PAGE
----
Veterans Lost, But Not Forgotten

This week, Nebraska will recognize a different set of veterans. Those who had been cremated -- and never received the proper military burial.

Five Nebraska veterans -- in specially designed urns with the image of an American flag and complete with a dog tag -- will come home to Fort McPherson National Cemetery this Friday.

A funeral with full military honors and the dignity they never received. Until now, their ashes had been unclaimed at a funeral home or state hospital.

"We're here to help," said Larry Schaber with the Nebraska Missing in America project. "We're not here to point fingers or put shame on anybody. We just want to take our brothers and sisters and put them to rest."

It's a tiny organization with a big mission.

Last September, the group escorted three "forgotten" veterans to Maxwell, Nebraska, for the respect due to them.

They found their unclaimed ashes stored away in Nebraska funeral homes. Organizers identified them as veterans -- and put into motion a military escort -- at no cost.

"We all remember when we enlisted," said Bill Henry with Nebraska Missing in America, "We gave the United States of America a blank check. It included a lot of things -- that could include our lives."

"It was very draining to bill and me," said Larry. "It was like we buried three of our own family members."

On Friday, the two will do it again. Five unclaimed urns this time: Hazel Wood, US Army WAC from World War II; Floyd Johnson, US Army from Korea; Gary Hirschman, USMC from Vietnam; Charles Warner, US Army from Vietnam; and Reginal Prim, US Navy from Vietnam.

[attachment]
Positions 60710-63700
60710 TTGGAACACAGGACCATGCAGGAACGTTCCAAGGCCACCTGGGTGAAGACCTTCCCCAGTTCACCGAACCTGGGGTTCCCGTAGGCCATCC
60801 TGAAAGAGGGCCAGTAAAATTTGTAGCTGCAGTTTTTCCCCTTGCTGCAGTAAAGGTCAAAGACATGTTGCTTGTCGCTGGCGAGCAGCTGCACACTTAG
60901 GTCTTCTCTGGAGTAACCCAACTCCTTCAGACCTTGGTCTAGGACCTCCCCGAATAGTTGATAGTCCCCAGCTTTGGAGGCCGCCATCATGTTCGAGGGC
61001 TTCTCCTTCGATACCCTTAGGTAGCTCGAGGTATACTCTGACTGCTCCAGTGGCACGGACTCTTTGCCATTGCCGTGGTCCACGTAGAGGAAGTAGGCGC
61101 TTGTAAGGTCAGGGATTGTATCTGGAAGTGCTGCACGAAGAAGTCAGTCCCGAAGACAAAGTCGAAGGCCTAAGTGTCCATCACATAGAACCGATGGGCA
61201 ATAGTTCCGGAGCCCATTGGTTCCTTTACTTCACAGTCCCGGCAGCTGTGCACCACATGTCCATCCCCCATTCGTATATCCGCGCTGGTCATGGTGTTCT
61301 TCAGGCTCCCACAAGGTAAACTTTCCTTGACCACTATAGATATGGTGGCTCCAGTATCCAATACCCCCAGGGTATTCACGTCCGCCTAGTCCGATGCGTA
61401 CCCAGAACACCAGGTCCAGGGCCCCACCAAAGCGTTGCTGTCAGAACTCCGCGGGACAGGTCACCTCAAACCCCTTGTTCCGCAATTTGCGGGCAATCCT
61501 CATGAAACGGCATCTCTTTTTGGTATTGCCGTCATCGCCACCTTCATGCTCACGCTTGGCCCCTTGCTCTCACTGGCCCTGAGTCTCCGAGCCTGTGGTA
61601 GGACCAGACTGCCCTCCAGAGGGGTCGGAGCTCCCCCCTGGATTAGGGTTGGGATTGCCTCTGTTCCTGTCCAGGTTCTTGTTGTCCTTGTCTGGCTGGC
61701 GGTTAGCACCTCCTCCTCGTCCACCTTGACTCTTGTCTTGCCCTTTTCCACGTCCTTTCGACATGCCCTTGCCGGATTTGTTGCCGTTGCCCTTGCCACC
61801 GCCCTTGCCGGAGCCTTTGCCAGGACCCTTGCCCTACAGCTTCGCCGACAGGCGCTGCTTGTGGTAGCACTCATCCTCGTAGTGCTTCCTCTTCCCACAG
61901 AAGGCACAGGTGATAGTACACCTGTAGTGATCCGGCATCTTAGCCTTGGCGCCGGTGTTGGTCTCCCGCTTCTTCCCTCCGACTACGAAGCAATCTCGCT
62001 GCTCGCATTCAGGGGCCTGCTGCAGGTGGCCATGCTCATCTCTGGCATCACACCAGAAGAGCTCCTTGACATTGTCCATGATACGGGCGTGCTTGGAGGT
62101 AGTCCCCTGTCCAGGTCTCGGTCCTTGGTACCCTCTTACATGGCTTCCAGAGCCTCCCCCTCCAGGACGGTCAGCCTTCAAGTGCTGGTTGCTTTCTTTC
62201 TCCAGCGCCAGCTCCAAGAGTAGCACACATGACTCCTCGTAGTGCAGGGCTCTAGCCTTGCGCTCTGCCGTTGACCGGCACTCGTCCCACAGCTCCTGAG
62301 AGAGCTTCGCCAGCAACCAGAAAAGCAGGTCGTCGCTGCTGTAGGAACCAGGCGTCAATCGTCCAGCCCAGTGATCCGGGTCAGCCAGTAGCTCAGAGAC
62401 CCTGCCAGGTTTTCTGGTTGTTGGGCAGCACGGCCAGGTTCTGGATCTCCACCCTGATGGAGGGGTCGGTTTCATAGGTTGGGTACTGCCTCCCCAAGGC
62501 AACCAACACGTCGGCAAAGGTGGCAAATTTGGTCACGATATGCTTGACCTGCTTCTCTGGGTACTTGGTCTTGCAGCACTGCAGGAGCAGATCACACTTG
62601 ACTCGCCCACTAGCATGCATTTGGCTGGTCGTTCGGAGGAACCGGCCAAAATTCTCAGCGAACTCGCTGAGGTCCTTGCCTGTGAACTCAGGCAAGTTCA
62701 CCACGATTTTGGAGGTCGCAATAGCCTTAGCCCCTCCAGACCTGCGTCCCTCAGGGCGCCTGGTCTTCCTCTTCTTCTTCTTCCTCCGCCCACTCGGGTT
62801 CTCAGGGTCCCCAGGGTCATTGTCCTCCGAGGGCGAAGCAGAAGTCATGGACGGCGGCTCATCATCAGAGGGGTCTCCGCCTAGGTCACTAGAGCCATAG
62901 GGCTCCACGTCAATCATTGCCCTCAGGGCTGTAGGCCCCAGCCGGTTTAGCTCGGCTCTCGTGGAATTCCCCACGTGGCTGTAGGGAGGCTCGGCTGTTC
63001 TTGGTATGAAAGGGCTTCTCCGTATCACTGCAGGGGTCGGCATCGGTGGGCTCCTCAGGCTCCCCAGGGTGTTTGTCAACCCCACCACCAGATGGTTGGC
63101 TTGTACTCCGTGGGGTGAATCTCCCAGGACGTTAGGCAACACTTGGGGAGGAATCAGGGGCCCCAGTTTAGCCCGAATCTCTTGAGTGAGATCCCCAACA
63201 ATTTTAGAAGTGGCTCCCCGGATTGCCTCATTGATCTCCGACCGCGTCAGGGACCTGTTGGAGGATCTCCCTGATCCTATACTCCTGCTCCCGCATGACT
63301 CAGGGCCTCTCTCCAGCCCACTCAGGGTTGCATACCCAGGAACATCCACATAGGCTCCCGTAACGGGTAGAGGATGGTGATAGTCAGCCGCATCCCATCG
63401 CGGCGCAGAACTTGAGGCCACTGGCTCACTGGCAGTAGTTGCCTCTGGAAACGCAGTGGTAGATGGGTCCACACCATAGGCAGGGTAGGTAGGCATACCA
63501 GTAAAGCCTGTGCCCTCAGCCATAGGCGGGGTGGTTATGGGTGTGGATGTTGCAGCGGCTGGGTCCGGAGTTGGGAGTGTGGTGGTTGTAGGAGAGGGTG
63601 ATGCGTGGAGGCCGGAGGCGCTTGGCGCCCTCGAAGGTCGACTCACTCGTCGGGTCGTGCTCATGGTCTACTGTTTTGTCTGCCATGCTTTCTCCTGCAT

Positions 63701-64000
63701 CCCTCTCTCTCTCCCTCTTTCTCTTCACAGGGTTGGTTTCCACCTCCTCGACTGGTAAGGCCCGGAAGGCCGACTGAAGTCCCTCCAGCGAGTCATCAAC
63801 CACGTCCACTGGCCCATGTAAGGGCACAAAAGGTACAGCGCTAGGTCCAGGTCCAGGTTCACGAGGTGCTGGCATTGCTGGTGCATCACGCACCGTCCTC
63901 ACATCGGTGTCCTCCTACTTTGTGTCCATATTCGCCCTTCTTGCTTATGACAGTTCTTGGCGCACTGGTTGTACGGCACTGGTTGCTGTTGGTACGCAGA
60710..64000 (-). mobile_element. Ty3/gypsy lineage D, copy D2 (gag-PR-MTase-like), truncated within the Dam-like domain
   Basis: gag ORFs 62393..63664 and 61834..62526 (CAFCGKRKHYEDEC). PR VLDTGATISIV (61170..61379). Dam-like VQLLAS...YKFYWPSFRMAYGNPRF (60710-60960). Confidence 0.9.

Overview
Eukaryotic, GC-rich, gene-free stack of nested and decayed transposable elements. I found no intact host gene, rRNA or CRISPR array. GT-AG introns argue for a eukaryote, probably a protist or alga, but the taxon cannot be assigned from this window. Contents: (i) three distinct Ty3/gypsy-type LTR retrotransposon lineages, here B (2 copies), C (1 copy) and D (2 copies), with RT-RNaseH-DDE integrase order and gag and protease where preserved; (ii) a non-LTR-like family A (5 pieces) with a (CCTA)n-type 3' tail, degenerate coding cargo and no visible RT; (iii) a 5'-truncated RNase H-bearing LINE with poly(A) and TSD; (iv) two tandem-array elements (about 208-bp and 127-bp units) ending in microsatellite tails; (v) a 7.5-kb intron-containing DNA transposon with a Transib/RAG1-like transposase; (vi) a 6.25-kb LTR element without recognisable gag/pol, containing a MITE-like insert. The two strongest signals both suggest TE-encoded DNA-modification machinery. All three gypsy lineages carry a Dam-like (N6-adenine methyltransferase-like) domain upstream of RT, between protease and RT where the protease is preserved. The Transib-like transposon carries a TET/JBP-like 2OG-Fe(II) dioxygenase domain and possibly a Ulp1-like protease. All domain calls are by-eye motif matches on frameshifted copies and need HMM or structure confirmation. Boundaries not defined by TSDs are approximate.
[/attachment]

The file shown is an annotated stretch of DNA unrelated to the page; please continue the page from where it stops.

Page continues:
"Veterans don't just disappear into the sunset," said Larry. "Veterans are like the rest of us. Some have problems. People will have problems or perhaps fall out of favor with family."

Organizers believe there are 500 other Nebraskans who have died, were cremated and are waiting for the same honor.

"There are others that need to be in a cemetery -- they haven't gotten the honor --- and gone to final resting place -- they deserve the flag -- the 21-gun salute and taps."

The military burial at Fort Mcpherson National Cemetery on Friday at 3pm. All five died in the last few years.

There will be a send-off service for them at Good Shepherd Funeral Home at 24th and J Streets at 6 a.m. Friday.

Then they begin the long trek to Fort McPherson with dozens of motorcycles following along.


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